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Protect yourself from cyberchondria,

Written by by Dr. Tere Koenig. Posted in August

Say you have a nagging cough, a muscle twitch, or a bad headache. It lingers for a couple days, and you start to get a little nervous. You might be tempted to turn to the internet to try to find out if you should be worried.

 

It is not a surprise that 80 percent of internet users have searched for health-related topics online. While there’s nothing wrong with doing that to educate yourself about your health, it’s important that you don’t rely on false information or let it become an obsession. That’s when you could develop a condition called “cyberchondria.”

Much like hypochondria

Cyberchondria is sort of a modern version of hypochondria. Defined as worry over an imagined illness with exaggeration of symptoms, no matter how insignificant, hypochondria lasts for at least six months and causes significant distress. It can sometimes surface following the illness of a friend or family member. It can also occur as a secondary illness to depression or generalized anxiety disorder.

Hypochondriacs used to have to comb through books to research illnesses and ask doctors for information. Now a wealth of information is available with a few clicks on a laptop, smartphone, or tablet. The easy availability of health information on the web has certainly helped countless people make educated decisions about their health and medical treatment, but it can be harmful to people who are likely to worry.

The costs involved

Most people have likely entered symptoms into an internet search engine. The problem is that some websites can provide you with vague, misleading, or outright false information. If you focus on the worst-case scenario, you can convince yourself that you have a serious condition. This can increase your anxiety and raise concerns when there, most likely, isn’t anything wrong.

Cyberchondria also drives up healthcare costs and can increase your own out-of-pocket costs. If a website says you might have a serious illness, you may decide to see a specialist instead of your primary-care physician.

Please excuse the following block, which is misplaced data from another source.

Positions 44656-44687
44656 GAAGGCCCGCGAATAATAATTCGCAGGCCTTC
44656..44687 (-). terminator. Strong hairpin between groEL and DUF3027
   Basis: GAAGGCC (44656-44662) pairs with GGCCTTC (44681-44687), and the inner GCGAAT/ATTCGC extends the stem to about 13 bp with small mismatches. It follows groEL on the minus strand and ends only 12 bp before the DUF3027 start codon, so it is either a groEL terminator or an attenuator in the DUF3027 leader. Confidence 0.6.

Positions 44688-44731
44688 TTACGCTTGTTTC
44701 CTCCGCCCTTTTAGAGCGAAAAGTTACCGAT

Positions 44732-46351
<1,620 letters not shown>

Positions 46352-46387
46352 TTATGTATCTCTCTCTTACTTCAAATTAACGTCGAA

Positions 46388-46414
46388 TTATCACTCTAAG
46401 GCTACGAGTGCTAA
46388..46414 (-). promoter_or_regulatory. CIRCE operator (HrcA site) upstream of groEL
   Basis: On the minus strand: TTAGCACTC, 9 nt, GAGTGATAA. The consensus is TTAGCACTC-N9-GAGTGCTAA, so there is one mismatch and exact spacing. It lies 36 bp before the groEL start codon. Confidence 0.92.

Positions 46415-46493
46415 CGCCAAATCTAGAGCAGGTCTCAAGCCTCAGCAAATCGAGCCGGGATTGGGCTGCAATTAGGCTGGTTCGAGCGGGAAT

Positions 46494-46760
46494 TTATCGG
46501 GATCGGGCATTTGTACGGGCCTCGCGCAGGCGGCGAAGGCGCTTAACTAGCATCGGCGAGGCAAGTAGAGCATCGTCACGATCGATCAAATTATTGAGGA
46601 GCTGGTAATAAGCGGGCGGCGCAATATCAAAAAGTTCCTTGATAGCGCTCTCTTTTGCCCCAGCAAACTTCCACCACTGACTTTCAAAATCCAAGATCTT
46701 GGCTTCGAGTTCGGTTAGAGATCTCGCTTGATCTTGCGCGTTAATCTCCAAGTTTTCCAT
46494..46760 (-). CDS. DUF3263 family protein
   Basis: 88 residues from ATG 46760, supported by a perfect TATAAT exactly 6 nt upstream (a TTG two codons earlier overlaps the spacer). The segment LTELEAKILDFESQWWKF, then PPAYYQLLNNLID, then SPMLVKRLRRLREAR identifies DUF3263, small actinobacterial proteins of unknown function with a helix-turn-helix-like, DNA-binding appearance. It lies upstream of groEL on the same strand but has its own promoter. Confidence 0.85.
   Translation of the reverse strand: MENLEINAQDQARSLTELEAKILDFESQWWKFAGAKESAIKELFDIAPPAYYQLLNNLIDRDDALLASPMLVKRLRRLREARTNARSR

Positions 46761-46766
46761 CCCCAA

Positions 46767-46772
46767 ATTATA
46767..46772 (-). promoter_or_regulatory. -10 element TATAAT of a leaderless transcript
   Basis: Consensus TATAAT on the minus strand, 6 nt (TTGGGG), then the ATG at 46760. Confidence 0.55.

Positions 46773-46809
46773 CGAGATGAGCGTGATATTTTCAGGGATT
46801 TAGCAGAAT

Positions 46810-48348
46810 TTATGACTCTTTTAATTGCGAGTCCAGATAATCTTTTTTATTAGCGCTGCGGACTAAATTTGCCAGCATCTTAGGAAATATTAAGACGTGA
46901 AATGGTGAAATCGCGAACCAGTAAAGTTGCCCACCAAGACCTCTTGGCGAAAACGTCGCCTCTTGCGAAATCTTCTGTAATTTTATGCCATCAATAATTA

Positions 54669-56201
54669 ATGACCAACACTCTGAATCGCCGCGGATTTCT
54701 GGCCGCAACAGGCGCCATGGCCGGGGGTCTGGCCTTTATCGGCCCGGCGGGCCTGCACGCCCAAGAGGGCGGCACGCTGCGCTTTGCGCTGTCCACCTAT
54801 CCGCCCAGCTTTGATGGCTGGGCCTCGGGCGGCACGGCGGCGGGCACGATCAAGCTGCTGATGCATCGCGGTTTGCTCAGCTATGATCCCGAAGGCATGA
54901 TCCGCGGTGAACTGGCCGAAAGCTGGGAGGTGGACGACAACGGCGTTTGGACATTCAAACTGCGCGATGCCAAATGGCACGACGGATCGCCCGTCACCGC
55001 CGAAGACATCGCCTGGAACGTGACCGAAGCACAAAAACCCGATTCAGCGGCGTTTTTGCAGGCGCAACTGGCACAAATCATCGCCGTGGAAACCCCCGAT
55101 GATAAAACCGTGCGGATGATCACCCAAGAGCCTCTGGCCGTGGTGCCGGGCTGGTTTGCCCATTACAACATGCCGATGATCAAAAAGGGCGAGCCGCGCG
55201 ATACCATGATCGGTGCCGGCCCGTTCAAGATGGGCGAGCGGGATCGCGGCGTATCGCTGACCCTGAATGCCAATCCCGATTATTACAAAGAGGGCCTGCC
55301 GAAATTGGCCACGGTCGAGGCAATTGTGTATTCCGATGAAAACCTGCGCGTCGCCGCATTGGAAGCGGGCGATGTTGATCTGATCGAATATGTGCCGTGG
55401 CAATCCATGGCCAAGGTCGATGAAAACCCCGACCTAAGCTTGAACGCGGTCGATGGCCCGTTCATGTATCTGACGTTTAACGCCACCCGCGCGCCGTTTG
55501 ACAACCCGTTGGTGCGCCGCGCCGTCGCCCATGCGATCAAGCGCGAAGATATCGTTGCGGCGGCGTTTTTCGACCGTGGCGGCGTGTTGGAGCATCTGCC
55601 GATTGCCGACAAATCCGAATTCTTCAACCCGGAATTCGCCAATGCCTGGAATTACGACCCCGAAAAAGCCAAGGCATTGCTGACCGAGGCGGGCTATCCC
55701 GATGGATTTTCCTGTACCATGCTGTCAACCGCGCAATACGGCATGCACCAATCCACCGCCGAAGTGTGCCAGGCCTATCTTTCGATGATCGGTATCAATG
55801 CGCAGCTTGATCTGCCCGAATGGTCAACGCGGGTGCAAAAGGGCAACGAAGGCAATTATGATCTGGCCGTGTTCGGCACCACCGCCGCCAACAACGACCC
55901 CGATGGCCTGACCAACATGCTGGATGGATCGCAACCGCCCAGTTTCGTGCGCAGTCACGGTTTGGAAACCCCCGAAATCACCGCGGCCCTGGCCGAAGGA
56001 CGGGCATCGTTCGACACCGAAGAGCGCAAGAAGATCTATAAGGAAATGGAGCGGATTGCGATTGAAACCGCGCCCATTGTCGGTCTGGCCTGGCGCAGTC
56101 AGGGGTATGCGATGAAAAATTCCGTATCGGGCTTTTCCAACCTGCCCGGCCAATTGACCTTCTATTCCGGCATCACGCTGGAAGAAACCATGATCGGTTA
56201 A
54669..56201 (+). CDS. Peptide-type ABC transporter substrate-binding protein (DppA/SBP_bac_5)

Plus, some websites that claim to be offering facts are actually trying to scare you into buying unproven health or medical products. There’s very little regulation against that.

Educate yourself the right way

If you want to investigate your symptoms online, make sure you read only information that is current and evidence based. Visit medically reliable websites, such as CDC.gov, WebMD, and the Mayo Clinic. Never trust any sites that ask for your personal information or a credit card. Avoid blogs and online support groups, which can be great for newly diagnosed people but terrifying for others.

To help reduce anxiety, turn the channel when drug commercials and infomercials come on. Pharmaceutical companies are legally required to list all potential drug side effects in their commercials. That can cause undue stress. You should also unplug from the virtual world occasionally. The internet is always available, and constant health worry can be exhausting. Distraction is often a marvelous thing when it comes to averting health concerns.

Most importantly, if you’re really worried about a symptom, make an appointment to see your doctor. Your physician will tell you if something could be serious and help you figure out the next steps. Also, see your doctor for regular checkups and be sure to ask questions about your health. ❦

Kenneth New Location